Beyond The Campfire was created to encourage readers to explore the great outdoors and to observe it close up. Get out and take a hike, go fishing or canoeing, or simply stretch out on a blanket under a summer sky...and take your camera along. We'll talk about combining outdoor activities with photography. We'll look at everything from improving your understanding of the basics of photography to more advanced techniques including things like how to see photographically and capturing the light. We'll explore the night sky, location shoots, using off camera speedlights along with nature and landscape. Grab your camera...strap on your hiking boots...and join me. I think you will enjoy the adventure.

The Dark Horse Region

The Dark Horse Region
A View into the center of the Milky Way

Monday, January 21, 2013

The magic of old photo's

The other day I was thumbing through a Facebook page of an old friend of mine I have not seen in many, many years. Posted on his page were photo after photo of his family through the years. It was such a nice collection and anyone could readily see the joy and pride that glowed from within those images. I almost felt like I had experienced 40 years of his family life in just a few minutes. None of the photo's were very artistic, but they certainly captured the moments and memories.

Most of what I write about relates to artistic flavors of photography and I even at times tend to shun those more informal, yet meaningful and personal photo's.  I must admit, that approach has been a mistake I have made  for far too long, and as a consequence have failed to take anywhere near enough of those kinds of photographs.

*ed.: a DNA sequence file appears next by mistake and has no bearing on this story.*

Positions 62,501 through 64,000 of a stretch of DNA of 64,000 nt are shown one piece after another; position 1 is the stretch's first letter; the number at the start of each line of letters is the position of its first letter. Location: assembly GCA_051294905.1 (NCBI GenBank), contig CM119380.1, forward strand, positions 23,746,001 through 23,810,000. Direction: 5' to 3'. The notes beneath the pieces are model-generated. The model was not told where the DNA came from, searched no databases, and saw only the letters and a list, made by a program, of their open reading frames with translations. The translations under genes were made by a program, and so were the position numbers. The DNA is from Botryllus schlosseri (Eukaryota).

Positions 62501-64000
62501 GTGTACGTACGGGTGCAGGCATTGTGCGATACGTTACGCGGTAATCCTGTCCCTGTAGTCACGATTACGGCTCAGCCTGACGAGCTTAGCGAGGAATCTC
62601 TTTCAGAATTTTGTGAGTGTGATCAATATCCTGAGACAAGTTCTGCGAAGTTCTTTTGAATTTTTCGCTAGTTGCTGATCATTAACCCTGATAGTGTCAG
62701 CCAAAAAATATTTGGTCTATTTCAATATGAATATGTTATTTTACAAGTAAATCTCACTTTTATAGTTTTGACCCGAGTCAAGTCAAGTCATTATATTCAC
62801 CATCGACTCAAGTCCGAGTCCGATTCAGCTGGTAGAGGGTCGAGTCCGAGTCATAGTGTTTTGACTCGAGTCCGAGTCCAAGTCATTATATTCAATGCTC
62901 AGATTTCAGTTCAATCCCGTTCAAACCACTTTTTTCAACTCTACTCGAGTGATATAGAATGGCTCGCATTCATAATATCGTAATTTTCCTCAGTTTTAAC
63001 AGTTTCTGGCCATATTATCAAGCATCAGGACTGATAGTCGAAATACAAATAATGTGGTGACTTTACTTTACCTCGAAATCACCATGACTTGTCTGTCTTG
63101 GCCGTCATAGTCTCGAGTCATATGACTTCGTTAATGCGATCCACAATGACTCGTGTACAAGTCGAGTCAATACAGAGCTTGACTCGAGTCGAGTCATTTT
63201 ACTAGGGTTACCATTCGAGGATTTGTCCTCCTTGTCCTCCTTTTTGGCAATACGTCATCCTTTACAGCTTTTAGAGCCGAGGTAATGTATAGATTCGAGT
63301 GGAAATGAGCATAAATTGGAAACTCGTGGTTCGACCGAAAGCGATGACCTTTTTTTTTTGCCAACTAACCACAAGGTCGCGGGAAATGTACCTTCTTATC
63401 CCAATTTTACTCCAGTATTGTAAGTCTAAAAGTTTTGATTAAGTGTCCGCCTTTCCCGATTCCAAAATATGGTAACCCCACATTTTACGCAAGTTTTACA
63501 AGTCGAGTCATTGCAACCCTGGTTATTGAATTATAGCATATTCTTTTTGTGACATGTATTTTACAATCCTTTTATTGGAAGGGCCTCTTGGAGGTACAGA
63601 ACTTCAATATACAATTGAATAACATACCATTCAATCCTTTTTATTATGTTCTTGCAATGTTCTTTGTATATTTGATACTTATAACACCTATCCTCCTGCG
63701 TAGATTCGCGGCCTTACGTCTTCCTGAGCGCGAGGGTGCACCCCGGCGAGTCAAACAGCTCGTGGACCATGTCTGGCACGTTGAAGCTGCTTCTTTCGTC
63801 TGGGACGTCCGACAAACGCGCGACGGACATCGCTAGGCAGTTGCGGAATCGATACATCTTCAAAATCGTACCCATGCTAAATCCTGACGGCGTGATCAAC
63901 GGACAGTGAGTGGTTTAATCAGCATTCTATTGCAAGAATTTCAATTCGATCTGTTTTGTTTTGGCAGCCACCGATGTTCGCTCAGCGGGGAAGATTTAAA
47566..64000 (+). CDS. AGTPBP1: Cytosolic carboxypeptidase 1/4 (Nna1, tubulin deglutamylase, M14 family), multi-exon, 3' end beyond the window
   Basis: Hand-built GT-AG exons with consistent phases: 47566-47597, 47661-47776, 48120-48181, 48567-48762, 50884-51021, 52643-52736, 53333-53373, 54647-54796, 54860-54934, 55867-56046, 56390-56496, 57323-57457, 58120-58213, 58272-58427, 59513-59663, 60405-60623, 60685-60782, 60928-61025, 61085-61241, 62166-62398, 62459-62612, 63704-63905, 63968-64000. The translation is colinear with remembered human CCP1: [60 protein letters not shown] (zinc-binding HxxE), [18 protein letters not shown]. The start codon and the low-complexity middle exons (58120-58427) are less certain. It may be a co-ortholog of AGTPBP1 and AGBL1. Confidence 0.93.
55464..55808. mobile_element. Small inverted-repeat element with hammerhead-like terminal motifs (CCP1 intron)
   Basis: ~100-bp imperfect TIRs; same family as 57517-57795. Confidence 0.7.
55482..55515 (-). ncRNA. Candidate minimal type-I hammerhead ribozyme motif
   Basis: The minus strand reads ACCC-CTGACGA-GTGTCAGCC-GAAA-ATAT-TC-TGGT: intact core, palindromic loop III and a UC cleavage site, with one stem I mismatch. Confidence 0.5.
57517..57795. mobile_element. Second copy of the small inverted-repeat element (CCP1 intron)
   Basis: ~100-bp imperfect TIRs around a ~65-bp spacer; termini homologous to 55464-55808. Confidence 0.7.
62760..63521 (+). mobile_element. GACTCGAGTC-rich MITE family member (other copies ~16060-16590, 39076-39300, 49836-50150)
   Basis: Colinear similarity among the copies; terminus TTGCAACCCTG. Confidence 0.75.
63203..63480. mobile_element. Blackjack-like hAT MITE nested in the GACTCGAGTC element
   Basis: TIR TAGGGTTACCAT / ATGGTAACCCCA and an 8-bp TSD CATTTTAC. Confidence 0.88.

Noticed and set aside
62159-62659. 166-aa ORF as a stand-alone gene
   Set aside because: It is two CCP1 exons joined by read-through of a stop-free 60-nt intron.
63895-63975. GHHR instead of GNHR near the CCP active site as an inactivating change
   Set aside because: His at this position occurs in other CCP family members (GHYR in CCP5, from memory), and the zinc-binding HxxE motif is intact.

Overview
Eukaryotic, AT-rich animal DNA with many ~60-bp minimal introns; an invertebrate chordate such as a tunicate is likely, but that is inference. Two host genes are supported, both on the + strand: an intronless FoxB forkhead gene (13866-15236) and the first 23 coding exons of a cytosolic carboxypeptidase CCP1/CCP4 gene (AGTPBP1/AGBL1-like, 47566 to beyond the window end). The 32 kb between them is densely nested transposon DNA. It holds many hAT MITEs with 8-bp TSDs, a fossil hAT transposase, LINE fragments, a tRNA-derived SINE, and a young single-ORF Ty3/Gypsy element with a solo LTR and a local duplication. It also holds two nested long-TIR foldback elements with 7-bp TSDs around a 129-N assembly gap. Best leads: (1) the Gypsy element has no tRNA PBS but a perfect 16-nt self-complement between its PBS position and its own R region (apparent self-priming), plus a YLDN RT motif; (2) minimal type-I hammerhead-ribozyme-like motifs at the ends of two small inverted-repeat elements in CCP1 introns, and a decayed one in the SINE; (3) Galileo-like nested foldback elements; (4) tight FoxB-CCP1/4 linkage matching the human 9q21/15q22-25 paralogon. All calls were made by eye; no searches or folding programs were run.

Even so, on our bookshelves sit 8 or 10 old albums of exactly those kinds of images. Most were taken with simple disposable cameras and are not of very good quality, yet they retain a sense of spontaneity that more polished images tend to neglect. More importantly, they possess more personal value than all of the so called higher quality images I've ever taken.

I believe one day in the far, far, future, the images that will carry the most value historically will be those old family type photo's. All of the high quality images of scenic wonders will over time lose their impact except as a connection to a transitional era of ecological order. 

Yet, those simple, more personal images will resonate about who we were as a people and society, and future generations long removed from today will gaze in wonder about why that child was making that kind of face, or why did they dress up that dog, or what were all those candles doing on that cake. 

Who knows, but I believe every single person who has ever taken a snapshot photograph of someone in his family has contributed to the visual history of our era. Those histories will in time become some of the most valuable pieces of information we can pass on to the future.   

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